Rashi eighth graders were asked to reflect on the following:

On Yom Kippur, Torah tells us to afflict our souls. The rabbis of the Mishnah understood this to mean that there are five prohibitions on Yom Kippur: No eating/drinking, no anointing (putting on lotion), no bathing, no wearing leather-soled shoes and no having sexual intercourse. The Torah tells us to do a lot of things that we no longer do, but many Jews still do this.  Why should we (or shouldn’t we) still continue with the practice of afflicting our souls on Yom Kippur?

Here is student Ellen Prince’s response:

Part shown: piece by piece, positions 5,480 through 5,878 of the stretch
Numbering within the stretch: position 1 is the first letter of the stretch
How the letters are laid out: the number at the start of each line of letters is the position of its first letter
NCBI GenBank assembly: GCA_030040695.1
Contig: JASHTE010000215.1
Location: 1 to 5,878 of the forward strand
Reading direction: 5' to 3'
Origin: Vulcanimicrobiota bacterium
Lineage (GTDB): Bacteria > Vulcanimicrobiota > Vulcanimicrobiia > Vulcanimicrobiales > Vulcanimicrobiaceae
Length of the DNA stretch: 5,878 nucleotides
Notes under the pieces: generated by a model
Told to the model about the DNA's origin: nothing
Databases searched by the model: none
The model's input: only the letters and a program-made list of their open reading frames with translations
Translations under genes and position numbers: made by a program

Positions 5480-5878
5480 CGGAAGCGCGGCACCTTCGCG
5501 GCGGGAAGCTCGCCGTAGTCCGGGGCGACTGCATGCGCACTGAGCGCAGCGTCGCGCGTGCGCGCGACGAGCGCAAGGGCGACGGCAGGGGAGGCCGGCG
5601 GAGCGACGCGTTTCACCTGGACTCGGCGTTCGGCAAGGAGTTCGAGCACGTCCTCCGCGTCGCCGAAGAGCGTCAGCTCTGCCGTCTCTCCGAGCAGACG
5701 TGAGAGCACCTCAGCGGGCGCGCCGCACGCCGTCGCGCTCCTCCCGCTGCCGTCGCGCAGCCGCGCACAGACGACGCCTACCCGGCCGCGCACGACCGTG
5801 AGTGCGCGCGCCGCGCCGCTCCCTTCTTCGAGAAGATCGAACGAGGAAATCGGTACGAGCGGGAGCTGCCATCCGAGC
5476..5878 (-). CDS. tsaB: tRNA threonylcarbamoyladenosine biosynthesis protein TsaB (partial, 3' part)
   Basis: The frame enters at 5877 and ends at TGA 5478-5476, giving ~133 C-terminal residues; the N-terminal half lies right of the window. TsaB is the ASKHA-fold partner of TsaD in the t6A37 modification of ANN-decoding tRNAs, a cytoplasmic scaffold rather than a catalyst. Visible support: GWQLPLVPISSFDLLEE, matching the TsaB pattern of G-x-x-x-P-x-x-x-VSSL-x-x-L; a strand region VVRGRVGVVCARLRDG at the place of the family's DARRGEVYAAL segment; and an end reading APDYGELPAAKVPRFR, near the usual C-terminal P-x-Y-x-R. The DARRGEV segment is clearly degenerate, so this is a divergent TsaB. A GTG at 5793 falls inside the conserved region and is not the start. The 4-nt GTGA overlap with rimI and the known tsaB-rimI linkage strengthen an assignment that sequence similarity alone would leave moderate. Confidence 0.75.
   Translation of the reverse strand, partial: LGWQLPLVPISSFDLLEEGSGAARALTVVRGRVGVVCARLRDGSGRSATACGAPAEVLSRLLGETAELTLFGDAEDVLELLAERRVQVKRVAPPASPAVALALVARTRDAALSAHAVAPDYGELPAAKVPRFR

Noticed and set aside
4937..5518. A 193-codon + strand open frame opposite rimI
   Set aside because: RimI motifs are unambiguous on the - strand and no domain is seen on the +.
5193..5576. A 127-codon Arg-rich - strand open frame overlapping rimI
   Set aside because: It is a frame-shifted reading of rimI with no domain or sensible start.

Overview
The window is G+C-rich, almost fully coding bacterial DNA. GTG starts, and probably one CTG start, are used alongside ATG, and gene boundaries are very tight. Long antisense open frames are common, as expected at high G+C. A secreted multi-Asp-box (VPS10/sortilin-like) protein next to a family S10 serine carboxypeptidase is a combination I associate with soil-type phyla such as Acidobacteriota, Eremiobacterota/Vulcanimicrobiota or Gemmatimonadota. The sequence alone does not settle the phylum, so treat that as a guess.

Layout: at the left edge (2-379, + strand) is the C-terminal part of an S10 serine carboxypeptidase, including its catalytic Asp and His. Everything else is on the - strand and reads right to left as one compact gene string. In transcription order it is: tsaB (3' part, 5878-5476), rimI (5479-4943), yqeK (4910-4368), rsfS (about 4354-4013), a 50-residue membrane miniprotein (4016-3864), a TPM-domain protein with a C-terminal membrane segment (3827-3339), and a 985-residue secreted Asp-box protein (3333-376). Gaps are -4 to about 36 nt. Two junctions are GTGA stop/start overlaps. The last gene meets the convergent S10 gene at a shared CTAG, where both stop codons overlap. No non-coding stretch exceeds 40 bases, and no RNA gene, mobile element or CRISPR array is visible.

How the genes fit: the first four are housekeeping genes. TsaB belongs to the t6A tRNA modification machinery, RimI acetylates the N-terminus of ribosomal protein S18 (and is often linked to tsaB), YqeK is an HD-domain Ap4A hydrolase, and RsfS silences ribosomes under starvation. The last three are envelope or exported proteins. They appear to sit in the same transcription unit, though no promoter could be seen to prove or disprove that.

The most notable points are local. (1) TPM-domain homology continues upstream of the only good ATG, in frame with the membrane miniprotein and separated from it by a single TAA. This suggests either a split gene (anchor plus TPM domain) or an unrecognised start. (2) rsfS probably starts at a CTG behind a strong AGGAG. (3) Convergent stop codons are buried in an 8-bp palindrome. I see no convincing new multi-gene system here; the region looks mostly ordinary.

I think we should continue the practice of afflicting ourselves because although times have changed so drastically, we still sin, and still need to repent. When we deprive ourselves of daily pleasures and necessities, we connect with our ancestors and learn what it’s truly like to afflict ourselves.  When we refrain from eating and drinking, bathing, and more, we strip away the vanities and luxuries of our fairly indulgent lives and it leaves an increased amount of purity and humbleness within ourselves.  It is also easier to connect with the Israelites when they were in slavery, because they too had to go without many of these luxuries. Afflicting ourselves on Yom Kippur is necessary because for one day, we put ourselves in the shoes of our ancestors, and that in itself is very redeeming.